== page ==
The Friends of the
National Railway Museum

South of England Group
Vice Presidents: Richard Hardy; Sir William McAlpine Bt, FRSE, FCIT, FRSA

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3 January 2006

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The Work of the Sir Nigel Gresley Locomotive Preservation Trust
by Keith and Joan Jackson
11 March 2002

Ian Harrison introduced our husband and wife team of speakers by quoting some notable facts of the LNER. The salary of the Chairman in 1923, Ralph Wedgewood, was £10,000 p..a. (equivalent to £350,000 at today's rates), it employed 220,000 people, generated no dividends for its shareholders, but still managed to persuade its financial backers to come up with the money to introduce its world-beating streamlined trains and special stock.

For our talk on 11 March, we were treated to a double act, by Keith and Joan Jackson, who took turns in filling in the history of the Society. It all started with a letter to the railway press in 1965, proposing the formation of a society to preserve an A4 in operating condition on the main line and calling for a monthly contribution of 6s. In May 1966, Sir Nigel Gresley was purchased for £4500 from BR. It had run 1,500,000 miles since its construction and was in a very run-down state. An overhaul commenced in August at Crewe. On 5 March 1967, the A4 Locomotive Society was formally instituted at the time of the engine's release from Crewe. The first run from Crewe took place on1 April , with a high speed run - in fact so fast that the signalman at Warrington saw the track indicators moving so quickly that he thought it was an electrically hauled train. There were some further running in turns from Crewe on parcels trains following this first overhaul. The engine was allocated to one diver, Bert Stuart who became very familiar with running the engine to give its full performance. At that time, there was no support crew, the engine being maintained by BR.

In 1968 steam died on the mainline, and Sir Nigel Gresley was exiled to Philadelphia sidings in the North East. Here, the support crew were established, one of whom was John Graham, the current chief engineer of the society. For many years Julian Riddick was the Chairman of the A4 Locomotive Society, and a major driver in the project. Gradually things eased, and 1972 saw the return on a Newcastle-Carlisle run, followed by several others. These were organised by David Ward at BR. In late 1970s the engine went to Carnforth, where two further overhauls were done. These didn't cost too much, which is just as well as the income was not great. However, the overhauls had caused the society to go into debt, but they were bailed out by a member. As a result of lineside fires during its runs over the Settle and Carlisle, spark arresters had to be installed. A series or experiments has had to be made to perfect these and is still continuing.

The post office issued their famous-engines stamps in 1985, and they wanted Sir Nigel Gresley in steam at Marylebone. Their power as a major railway customer effectively broke the ban on steam in London. The original naming ceremony was on 26 Nov. 1937 at Marylebone by William Whitelaw, Chairman of the LNER, and this was repeated at the Post Office event with a renaming ceremony, presided over by the present William Whitelaw (the original's grandson). As a result of the Post Office's initiative several things happened - regular steam excursions started from London, and Keith and Joan married! Several tours from Marylebone were organised by the Cambridge University Railway Circle. Haddenham and Thame station was even opened with a special to Marylebone hauled by Sir Nigel Gresley. On one memorable occasion, Mallard, Sir Nigel Gresley and Flying Scotsman were all on Marylebone specials and positioned outside the servicing shed.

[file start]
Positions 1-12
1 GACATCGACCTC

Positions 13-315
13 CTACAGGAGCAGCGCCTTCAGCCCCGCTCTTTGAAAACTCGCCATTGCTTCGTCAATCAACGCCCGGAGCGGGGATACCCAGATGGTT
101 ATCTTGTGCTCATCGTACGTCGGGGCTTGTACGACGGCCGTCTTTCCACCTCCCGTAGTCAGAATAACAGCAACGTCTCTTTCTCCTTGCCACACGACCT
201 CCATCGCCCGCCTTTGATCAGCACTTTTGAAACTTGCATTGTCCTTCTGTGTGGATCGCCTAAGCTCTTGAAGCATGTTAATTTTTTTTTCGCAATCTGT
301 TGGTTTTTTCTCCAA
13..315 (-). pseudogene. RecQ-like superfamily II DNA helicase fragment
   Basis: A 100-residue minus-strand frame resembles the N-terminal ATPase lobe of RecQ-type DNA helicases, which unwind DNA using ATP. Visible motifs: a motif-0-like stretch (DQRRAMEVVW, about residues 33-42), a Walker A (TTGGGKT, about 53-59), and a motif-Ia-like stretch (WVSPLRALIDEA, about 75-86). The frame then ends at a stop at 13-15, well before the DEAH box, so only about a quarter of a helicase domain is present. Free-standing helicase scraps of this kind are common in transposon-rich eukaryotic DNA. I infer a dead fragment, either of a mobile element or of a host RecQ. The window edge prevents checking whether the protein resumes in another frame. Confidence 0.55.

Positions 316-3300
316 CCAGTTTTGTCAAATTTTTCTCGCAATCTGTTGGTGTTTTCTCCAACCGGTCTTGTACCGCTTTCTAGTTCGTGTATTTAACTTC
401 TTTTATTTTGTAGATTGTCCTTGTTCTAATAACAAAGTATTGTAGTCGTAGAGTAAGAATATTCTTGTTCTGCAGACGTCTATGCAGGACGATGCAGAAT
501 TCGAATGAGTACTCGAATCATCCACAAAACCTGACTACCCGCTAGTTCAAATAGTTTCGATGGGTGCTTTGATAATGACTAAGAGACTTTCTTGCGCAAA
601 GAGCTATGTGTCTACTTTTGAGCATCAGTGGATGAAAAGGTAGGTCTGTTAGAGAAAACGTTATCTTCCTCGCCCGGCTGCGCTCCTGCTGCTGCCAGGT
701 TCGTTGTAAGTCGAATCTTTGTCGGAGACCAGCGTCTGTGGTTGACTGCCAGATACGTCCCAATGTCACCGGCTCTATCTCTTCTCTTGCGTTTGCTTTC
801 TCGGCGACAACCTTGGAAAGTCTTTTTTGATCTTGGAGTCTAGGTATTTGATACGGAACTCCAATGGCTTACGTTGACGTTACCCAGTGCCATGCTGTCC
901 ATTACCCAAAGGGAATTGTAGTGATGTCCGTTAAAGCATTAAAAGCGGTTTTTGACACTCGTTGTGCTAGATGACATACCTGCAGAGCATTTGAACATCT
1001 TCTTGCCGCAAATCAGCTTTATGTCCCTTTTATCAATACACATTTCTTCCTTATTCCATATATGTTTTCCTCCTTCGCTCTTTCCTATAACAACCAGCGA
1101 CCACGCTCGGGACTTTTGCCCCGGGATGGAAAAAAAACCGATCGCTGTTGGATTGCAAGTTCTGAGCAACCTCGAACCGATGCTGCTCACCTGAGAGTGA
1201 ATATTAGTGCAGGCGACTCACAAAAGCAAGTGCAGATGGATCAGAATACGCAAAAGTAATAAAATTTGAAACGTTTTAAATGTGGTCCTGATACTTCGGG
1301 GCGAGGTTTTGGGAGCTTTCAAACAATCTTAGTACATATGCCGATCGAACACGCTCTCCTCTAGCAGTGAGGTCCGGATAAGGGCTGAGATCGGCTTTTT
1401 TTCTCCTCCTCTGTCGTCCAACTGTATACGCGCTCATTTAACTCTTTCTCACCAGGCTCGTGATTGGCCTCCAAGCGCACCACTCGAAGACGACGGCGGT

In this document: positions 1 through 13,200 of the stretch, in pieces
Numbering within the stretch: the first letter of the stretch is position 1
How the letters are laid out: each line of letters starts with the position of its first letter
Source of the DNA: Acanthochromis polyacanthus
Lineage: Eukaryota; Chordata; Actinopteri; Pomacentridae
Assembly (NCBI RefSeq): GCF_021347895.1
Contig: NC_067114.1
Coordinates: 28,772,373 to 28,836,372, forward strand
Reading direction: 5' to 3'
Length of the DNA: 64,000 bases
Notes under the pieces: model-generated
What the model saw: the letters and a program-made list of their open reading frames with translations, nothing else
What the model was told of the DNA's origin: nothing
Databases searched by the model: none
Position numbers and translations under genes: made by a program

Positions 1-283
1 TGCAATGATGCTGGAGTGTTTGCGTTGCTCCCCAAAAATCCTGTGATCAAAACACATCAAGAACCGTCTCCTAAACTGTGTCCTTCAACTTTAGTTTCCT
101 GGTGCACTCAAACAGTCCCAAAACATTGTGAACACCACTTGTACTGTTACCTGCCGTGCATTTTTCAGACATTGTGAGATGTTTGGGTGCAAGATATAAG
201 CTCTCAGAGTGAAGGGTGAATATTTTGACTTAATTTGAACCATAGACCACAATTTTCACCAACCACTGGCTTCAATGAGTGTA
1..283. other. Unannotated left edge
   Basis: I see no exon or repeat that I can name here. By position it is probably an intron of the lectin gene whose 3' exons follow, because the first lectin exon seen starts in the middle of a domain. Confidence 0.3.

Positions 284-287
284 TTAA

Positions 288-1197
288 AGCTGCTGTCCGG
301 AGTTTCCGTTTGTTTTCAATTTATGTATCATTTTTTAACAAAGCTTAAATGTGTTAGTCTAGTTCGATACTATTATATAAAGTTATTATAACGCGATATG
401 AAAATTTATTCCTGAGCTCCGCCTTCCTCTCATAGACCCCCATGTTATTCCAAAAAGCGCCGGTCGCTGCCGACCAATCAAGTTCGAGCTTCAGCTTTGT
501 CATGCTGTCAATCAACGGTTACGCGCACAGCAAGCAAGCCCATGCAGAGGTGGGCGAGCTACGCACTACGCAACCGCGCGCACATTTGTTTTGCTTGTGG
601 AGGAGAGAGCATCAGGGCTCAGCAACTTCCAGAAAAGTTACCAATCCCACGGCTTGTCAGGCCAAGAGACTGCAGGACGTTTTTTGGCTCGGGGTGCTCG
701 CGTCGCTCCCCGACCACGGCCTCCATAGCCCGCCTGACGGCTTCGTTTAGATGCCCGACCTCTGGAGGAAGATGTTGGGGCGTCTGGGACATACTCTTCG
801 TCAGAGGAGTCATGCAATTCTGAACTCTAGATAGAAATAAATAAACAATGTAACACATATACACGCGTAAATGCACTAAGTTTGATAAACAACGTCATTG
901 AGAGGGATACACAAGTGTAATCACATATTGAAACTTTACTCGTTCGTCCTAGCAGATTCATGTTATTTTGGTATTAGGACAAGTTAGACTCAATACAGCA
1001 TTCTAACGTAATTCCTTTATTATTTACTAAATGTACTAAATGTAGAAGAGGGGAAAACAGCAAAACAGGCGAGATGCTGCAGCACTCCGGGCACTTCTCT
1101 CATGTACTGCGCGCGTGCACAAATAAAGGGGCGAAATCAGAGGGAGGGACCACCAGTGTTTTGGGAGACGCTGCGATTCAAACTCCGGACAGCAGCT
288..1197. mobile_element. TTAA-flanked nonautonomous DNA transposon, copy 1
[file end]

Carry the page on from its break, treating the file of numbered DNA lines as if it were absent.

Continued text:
The engine then moved to the Great Central, where they put the loco into BR blue livery and put the commemorative post war speed record plaque. While at the Great Central they decided to go for charitable status and changed the name to Sir Nigel Gresley Locomotive Preservation Society Trust Ltd. Joan became a trustee, with society members becoming members of the trust. Later, the engine moved via the East Lancs to NYMR, a number of members live nearby and provide the core of the support crew.

Privatisation has removed the restricted on the loco, and opened up the possibility to run on their own ground. The main difficulty is the technical supervision of the engine. A Railtrack approved maintenance plan is needed with the support of competent people involved. This makes the whole thing more professional. The loco has visited many preserved railways, which allows more income in a week than in a whole year on the main line. However this produces more wear and tear. The latest overhaul is to Railtrack main line operating standard MT276 being carried out at Grosmont and involving approved contractors. There will be train air brakes and TPWS. A series of photographs taken during the last overhaul at Carnforth showed the components of the engine and Keith described the current state of each of these - most now needing major refurbishment or replacement. One interesting point was the inside of the mainframes, which is painted white, in an attempt to reflect as much light as possible as no natural light gets down past the streamlined casing - it stays that way for at least a few weeks!

To fund the latest overhaul they made a case to Heritage Lottery Fund, and got a grant of £294,000. There is a carefully approved restoration programme, overseen by Richard Gibbon, and paid for in stages in arrears. The trust is an educational organisation which gives talks over the country.

Philip Brown proposed the vote of thanks, recalling his time as engine cleaner, as recorded by Keith, and the particular need to ensure that the brass surround for window of the tender corridor was polished.